Ancient Scorpion Photograph:( Twitter )
Scorpions are said to be one of the first animals to have become fully land-dwelling, experts say the two new fossils add to a growing debate about when animals made the shift
Ancient Scorpions are known to be the first animals to set foot on land, said Fossile experts.
The earliest animals were aquatic but transitioned on to land. Scorpions are one of the animals to have become fully land-dwelling, experts say.
They are 2.5 cm in length and lived around 437m years ago, the fossil discovered in a quarry north of state highway 164 in Wisconsin in the 1980s.
“The fossil was found in a shallow water setting and so it is likely this animal lived in both environments,” said Dr Andrew J Wendruff, a palaeontologist at Otterbein University, Ohio, and co-author of the research. Although he said the team cannot be sure it scuttled ashore. A move to terra firma would have offered advantages, said Wendruff.
The creature has been named "Parioscorpio ventor", which means ancestral scorpion and hunter. It's similar to the modern scorpion with two large claws and a tail with a sting at its end.
The most exciting part is its internal structure says the team behind the discovery.
“This scorpion had the respiratory structures that indicate it was able to live on land. It is the earliest evidence we have that an animal could do this,” said Wendruff.
Wendruff added that such structures, as well as other features of the animal’s cardiovascular system, suggested the ancient animal was, like modern scorpions, able to breathe air. The team say the features are also similar to those seen in horseshoe crabs, which live in shallow coastal waters but can venture on to land for brief spells.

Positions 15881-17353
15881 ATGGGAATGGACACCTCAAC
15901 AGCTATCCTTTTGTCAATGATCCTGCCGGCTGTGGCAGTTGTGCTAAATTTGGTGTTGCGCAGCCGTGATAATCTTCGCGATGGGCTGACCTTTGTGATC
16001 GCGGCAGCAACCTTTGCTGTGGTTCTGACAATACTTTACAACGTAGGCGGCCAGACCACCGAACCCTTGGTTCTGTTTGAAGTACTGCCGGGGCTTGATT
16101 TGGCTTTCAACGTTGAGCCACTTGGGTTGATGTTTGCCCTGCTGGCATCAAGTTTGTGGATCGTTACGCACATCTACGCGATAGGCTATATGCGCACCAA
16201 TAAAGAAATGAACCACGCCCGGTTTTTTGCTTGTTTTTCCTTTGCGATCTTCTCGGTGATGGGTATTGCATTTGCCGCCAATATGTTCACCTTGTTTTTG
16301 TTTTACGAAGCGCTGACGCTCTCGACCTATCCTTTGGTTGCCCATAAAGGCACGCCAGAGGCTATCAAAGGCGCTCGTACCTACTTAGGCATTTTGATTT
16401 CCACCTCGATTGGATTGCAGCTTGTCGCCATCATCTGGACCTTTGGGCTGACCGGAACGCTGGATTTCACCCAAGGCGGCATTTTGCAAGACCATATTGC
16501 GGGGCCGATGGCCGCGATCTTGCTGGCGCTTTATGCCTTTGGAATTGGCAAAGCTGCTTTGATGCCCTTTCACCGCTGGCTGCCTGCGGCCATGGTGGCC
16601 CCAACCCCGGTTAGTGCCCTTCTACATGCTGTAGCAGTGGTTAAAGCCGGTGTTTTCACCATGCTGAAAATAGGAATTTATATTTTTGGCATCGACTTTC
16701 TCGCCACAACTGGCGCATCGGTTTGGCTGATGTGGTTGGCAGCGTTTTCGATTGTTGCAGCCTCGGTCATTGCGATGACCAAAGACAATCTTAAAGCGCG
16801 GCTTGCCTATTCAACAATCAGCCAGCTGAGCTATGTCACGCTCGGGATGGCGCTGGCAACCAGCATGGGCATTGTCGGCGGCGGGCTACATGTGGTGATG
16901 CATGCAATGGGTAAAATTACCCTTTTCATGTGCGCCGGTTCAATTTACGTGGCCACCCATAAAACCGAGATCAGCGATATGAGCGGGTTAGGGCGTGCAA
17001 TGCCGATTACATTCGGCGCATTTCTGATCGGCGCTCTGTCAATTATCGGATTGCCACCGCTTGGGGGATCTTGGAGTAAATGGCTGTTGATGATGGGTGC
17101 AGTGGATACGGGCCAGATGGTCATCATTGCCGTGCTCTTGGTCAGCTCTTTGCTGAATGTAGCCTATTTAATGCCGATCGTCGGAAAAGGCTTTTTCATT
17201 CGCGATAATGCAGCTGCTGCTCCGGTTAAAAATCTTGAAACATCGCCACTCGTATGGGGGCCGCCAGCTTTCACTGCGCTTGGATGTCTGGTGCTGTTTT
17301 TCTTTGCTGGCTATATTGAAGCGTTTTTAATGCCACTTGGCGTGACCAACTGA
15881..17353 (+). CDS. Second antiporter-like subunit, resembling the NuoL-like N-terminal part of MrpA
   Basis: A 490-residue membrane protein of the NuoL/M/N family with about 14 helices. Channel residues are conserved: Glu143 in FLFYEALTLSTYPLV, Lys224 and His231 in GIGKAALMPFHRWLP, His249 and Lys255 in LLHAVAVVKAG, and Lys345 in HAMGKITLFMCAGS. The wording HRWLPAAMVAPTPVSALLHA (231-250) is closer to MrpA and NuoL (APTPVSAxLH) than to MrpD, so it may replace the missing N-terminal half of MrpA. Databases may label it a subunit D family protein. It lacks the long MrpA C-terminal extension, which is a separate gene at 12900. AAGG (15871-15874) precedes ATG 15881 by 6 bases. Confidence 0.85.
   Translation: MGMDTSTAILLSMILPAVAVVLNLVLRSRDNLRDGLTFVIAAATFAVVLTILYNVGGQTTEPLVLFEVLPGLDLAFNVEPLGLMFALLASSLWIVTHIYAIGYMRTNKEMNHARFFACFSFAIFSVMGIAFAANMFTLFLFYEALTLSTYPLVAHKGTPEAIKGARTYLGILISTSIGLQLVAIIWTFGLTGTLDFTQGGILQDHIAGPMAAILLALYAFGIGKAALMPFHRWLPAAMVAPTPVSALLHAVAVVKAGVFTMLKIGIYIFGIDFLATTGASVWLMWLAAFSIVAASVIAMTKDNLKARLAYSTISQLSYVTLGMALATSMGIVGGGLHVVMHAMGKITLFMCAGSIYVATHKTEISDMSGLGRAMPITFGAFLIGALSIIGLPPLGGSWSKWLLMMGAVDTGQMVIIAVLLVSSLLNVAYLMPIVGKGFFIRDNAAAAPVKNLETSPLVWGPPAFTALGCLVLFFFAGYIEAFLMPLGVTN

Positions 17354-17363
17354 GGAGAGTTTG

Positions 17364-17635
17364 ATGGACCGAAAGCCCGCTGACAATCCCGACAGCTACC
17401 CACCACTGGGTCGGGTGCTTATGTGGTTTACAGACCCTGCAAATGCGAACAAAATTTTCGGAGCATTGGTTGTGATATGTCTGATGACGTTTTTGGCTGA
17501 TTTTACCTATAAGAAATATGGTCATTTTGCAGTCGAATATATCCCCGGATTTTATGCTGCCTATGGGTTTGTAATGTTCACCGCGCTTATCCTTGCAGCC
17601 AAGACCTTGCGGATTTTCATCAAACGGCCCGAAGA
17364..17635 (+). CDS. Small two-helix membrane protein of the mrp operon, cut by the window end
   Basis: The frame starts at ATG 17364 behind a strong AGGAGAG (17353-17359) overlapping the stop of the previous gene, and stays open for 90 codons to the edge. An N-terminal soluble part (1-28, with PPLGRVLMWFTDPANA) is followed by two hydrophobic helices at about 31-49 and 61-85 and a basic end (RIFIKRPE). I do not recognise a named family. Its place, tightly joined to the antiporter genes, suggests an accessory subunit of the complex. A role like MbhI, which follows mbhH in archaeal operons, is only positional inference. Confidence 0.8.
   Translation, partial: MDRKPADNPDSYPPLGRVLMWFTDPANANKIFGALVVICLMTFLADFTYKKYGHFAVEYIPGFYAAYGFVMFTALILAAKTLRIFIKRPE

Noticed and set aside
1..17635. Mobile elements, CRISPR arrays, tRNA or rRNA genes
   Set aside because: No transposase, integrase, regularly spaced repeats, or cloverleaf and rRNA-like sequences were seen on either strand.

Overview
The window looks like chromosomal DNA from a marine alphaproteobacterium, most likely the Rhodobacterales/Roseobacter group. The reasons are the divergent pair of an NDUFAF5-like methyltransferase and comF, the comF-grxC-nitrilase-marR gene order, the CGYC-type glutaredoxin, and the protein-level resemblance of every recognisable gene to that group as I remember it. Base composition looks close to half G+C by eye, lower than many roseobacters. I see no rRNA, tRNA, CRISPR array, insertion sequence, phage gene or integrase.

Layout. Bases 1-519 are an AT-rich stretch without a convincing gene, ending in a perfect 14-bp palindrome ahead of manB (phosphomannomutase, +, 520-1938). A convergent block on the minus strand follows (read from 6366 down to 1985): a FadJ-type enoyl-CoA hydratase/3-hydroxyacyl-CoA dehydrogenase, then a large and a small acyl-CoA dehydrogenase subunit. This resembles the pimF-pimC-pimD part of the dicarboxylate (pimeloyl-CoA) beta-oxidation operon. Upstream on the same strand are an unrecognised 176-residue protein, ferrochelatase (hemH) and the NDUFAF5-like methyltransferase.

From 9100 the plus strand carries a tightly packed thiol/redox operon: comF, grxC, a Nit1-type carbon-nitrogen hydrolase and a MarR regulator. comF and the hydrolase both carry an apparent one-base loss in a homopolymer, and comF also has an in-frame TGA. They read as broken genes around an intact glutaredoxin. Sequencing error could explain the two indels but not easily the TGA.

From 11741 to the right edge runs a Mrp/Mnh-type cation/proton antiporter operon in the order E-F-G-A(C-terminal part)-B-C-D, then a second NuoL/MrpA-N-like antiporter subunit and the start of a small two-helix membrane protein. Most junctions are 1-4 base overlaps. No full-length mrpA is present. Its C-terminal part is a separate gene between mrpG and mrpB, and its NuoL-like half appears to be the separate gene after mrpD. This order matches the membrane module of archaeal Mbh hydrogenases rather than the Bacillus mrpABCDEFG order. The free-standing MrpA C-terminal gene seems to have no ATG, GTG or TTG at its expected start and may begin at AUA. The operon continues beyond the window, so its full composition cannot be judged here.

“Throughout all of Earth’s history, there is a race to utilise resources that are not being used. Land – something we take majorly for granted was barren by today's standards,” he said.
The discovery published in the journal Scientific Reports goes back to the date of the earliest known scorpion almost by three million years ago. The previous record-holder a species was discovered by a Victorian palaeontologist in the Pentland Hills in Scotland.
Dr Jesus Lozano-Fernandez, a palaeobiologist at the Institute of Evolutionary Biology of Barcelona, said it was a matter of much debate whether the earliest scorpions were indeed aquatic – a theory the new discovery piled further doubt on, he said.
“If the described fossil scorpion was indeed terrestrial, that would suggest that [other arachnids with similar breathing apparatus such as spiders], at least, or even the whole [of] arachnids would already have colonised the land by that time.”